So, we have a difference of around 6.4 million between those who have the right to vote and those for whom we have information regarding their social class. Most of those are unemployed and many hundreds of thousands are people who are working “off the books”; in French, it’s called “travail au noir”—meaning work in the black. It was used to refer to the servants who worked during the night for their feudal lords.

In any case, there are no national statistics that count both the number of people who have the right to vote and the fact that they belong to this or that “socio-professional category,” not to mention that CSPs (socio-professional categories) are not built around Marxist categories. My point was to show that blue-collar workers—whether they are unemployed, retired or still working—are not the majority of voters (let alone the fact that many workers have no right to vote because they are foreigners).

So I think, if you want to draw the political lessons of Trump’s victory, you should go more into details about those matters.

Another dimension we should deal with (in France as well as in the United States) concerns the very important changes in militancy that also affect electoral politics. We should study more the new forms of political mobilization which make people less responsible for their political choices than in the “good old days” of Left and Right militancy. Between the individual who distributes leaflets, puts posters everywhere and goes to meetings, or even is ready to punch his opponents (or use his gun like in the United States), the one who signs a petition on the Internet, the one who posts racist remarks in the anonymity of the social networks, the one who votes, etc., there is today much more scope for expressing political opinions than 40 years ago.

We have seen this phenomenon during the movement against the European Constitutional Treaty in 2005 or against the recent El Khomry labor law in France; we have seen it in all the movements happening in various squares and encampments in the world, etc. I see it on a daily basis among all those who try to help undocumented workers in France. It seems to me that, on the left, the forms of engagement have become extremely diverse when compared to what was possible 40 years ago. For the right and extreme right it is the same: this is why I doubt the capitalist class needs fascist militias to impose xenophobic ideas and behaviors on a mass scale. Social networks do this very well, including people who only activate on social networks. The same goes for the Islamic jihadists: they recruit tens of thousands of people largely thanks to social networks.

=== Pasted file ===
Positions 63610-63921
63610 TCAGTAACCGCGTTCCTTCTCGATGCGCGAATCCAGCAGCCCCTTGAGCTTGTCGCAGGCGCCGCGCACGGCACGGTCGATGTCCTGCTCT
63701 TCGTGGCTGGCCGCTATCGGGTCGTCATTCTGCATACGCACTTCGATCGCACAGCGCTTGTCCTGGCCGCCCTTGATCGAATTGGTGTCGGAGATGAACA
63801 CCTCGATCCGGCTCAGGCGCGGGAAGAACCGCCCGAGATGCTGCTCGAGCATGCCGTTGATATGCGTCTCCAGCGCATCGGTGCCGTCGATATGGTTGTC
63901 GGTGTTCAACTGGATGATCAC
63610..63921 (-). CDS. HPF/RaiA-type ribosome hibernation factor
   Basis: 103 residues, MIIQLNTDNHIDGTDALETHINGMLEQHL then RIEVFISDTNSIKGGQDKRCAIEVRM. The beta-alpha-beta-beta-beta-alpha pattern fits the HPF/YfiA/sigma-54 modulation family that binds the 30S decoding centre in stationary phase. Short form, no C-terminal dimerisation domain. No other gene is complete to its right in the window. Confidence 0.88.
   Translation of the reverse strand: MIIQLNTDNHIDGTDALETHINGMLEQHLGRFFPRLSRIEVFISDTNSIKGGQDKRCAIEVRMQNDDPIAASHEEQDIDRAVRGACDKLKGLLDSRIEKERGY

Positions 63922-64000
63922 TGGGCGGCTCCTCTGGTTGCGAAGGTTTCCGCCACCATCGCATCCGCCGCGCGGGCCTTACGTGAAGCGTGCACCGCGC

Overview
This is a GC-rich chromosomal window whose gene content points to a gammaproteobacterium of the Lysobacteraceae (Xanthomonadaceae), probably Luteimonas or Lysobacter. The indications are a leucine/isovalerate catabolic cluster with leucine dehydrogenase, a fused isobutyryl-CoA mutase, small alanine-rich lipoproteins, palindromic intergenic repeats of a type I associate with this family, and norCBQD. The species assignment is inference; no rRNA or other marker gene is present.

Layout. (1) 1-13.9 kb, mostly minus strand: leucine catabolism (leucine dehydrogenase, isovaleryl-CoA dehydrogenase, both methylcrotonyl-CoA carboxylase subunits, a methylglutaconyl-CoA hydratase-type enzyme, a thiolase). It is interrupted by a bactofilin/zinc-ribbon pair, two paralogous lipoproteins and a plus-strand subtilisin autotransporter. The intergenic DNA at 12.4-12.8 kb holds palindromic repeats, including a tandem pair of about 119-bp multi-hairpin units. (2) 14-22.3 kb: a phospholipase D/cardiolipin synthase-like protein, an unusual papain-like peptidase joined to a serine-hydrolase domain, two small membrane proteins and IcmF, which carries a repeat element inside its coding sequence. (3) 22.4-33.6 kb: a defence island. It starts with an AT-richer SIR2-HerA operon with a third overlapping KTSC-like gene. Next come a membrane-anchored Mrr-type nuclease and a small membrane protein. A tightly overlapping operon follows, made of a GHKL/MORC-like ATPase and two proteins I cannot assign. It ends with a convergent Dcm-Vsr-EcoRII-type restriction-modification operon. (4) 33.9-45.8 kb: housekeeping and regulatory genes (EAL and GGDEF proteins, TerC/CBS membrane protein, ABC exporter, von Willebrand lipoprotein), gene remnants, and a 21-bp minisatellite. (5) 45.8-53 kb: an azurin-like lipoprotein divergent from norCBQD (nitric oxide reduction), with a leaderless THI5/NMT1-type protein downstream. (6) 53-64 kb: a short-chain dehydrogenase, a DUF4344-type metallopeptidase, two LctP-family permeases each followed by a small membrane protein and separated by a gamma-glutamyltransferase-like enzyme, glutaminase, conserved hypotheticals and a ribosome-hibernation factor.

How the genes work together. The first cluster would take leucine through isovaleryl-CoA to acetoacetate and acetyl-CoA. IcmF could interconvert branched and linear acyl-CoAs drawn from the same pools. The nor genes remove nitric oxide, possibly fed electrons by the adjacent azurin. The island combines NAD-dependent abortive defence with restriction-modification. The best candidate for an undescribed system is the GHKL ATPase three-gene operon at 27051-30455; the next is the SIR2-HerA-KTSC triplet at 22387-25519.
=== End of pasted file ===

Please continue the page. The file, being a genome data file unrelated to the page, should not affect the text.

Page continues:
So I would be interested to know your opinion about what happened on both sides: on the side of Trump’s supporters and on the side of their opponents (including your group). What are they doing and what are you doing on this ground of the ideological battle and the practical use of social networks?

To return to the last issue of Insurgent Notes, as regards the editorial (but it’s also said in other articles), I have some doubts about most non-voters being “our party.” It’s an old early twentieth-century anarchist myth that the more abstention grows, the more the anti-capitalist consciousness rises. I don’t see in Europe any relationship between the rise of workers’ abstentionism during the last 30 years and mass workers struggles.[1]

Is “our party” only made of those who don’t vote but don’t struggle? If the anti-establishment ideology is the only thing that characterizes “our party,” then the Left has nothing very sophisticated to say. And if one thinks, “it’s a beginning” (the same mantra every time there is a little political or economical crisis) from which “revolutionaries” can start, well there are a lot of right and far-right militants who think exactly the same. What a strange party is that? It should be explained more…

As regards identity politics especially in the last article by S.S. and Michael Stauch, I don’t really understand how the authors can, at the same time, criticize identity politics and use all its categories, queer, LGTBQ, Latino, Black, Asian, women, etc. I think one has to choose: using identity politics language means we have not been able to think outside these categories. I think it would be useful not to use systematically two contradictory languages (identity/race language and class language), especially to that extent.

Nevertheless, what is positive in all the articles of Insurgent Notes is the idea that all Euro-American workers are not racist… That’s good news and probably true but it needs to be a bit more proven by statistics, personal accounts and facts.

If I compare it to the French situation and the rising influence of the National Front inside the working class (mainly among right-wing voters, not left-wing voters…at least for the moment), I am not sure so much can be done specifically in the direction of these politically backward workers. Especially if one jumps on the same political battleground as the Far Right as one of the authors (Dave Ranney) recalls about his anti-NAFTA and other commitments. United fronts with right and far-right wingers, even on a local committee composed of rank and file workers, seems to me a dead end.

Working class politics (whether it’s “revolutionary” politics, trade union politics or action committees outside the unions) should point to common general demands that can be fought for together by all workers. Addressing specifically Euro American workers who voted for Trump does not seem to me to be the main issue. Addressing all workers (obviously taking into account specific local situations) is the main task if we want to get rid of all these right-wing or reformist ideas in the States as in France.



  1. [1]About the relationship between “social professional categories” and abstention, this what I found, but it’s made from polls so not very trustworthy. Abstentionists are not permanent abstentionists so their numbers vary. European elections have a much higher percentage of abstention for all social categories including workers…